DDT Dichlorodiphenyltrichlorethane

One of the dirty dozen chemicals called POPS (persistent organic pollutants). The first, most famous, most successful, and most notorious of the synthetic insecticides. It was first synthesised chemically in 1873 but its insecticidal properties were not discovered until 1939, by the Swiss entomologist Paul Müller, who was awarded the 1948 Nobel Prize in Medicine. DDT proved to be of enormous value in the control of insect vectors of human diseases, such as malaria, typhoid, and cholera. Scientists still speculate whether DDT or penicillin has saved the most human lives. DDT also controlled the vectors of many animal diseases, as well as numerous crop pests. The latter included major pests such as Colorado beetle of potato, boll worms of cotton, and codling moth of apples. It should be remembered that these pests had previously been treated with compounds of lead, arsenic, mercury, and cyanide. DDT was both cheap and persistent. The peak production in the USA was in 1961 when 175 million pounds were produced. However, its widespread abuse led to serious environmental damage and fears for human health. Because DDT is water-insoluble, but fat-soluble, it accumulates in body fat, and a phenomenon called biomagnification leads to increasing concentrations of DDT up the food chain. Humans, as well as many carnivorous birds are at the top of their food chains and accumulate the highest levels. A further problem was the development of DDT-resistance in target insects. This was the first example of an unstable insecticide. Another problem concerned the killing of non-target and beneficial insects, such as pollinating bees, and the agents of biological control. In 1973, its use in the USA was banned, and many other countries followed this example. It is now banned by international treaty except in areas where its use is essential for the control of malaria. Death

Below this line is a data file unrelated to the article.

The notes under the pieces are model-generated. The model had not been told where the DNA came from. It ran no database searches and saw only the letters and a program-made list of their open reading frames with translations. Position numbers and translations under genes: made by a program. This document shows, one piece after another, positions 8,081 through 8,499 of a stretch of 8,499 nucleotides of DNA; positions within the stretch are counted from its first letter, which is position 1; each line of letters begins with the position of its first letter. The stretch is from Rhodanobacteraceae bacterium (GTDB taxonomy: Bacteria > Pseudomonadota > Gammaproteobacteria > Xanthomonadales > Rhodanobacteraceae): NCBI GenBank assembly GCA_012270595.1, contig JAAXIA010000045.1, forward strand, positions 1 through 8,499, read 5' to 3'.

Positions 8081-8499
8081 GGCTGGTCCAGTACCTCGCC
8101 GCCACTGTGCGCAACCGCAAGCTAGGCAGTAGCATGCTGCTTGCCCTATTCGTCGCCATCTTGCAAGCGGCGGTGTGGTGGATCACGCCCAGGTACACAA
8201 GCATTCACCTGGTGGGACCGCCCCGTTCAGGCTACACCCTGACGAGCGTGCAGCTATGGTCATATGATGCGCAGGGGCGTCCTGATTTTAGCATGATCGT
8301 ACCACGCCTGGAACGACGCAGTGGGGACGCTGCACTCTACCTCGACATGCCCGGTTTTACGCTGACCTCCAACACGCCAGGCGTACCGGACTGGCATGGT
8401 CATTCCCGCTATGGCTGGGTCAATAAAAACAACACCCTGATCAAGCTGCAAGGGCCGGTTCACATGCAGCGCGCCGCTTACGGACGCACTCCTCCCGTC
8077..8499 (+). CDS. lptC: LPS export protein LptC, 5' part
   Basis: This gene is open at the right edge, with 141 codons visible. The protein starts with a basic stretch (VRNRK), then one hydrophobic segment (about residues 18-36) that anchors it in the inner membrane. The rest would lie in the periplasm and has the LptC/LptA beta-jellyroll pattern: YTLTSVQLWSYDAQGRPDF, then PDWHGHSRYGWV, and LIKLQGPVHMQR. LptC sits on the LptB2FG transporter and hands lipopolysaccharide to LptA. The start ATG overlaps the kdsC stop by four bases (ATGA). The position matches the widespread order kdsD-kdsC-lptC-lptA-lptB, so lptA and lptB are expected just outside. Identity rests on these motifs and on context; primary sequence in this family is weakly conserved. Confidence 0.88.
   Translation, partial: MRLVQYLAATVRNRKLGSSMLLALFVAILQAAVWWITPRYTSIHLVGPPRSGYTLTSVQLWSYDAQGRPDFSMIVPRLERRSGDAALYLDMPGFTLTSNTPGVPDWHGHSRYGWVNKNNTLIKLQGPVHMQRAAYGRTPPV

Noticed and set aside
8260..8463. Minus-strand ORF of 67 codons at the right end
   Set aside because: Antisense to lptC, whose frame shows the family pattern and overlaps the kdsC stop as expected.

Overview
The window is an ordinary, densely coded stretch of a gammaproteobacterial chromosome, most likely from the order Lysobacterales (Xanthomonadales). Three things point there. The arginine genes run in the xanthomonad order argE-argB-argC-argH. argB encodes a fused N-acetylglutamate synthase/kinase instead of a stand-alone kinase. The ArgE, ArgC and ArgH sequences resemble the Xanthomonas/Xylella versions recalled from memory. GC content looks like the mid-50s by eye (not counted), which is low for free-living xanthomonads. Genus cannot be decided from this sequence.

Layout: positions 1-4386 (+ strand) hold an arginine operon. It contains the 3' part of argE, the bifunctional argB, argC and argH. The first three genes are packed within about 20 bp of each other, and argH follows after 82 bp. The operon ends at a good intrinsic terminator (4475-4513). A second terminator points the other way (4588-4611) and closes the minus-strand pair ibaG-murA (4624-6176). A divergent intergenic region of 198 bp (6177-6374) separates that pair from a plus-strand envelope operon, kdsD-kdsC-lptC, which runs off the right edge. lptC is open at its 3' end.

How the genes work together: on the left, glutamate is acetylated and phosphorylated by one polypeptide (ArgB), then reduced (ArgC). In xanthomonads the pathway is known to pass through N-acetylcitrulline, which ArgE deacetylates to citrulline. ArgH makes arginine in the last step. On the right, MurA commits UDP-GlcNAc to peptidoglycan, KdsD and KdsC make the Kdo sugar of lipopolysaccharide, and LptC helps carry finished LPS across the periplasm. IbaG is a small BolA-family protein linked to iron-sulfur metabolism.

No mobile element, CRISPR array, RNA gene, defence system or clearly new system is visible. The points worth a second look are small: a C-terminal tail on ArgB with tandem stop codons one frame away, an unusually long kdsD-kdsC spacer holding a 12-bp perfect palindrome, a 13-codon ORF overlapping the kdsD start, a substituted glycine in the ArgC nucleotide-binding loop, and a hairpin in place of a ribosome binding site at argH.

In systems terminology, death is a loss of behaviour, while decay is a loss of structure. Life is an emergent property, and death is the irrevocable loss of that emergent.

Growing Soilless

Growing Soilless

This is an easy-to-follow, step-by-step guide to growing organic, healthy vegetable, herbs and house plants without soil. Clearly illustrated with black and white line drawings, the book covers every aspect of home hydroponic gardening.

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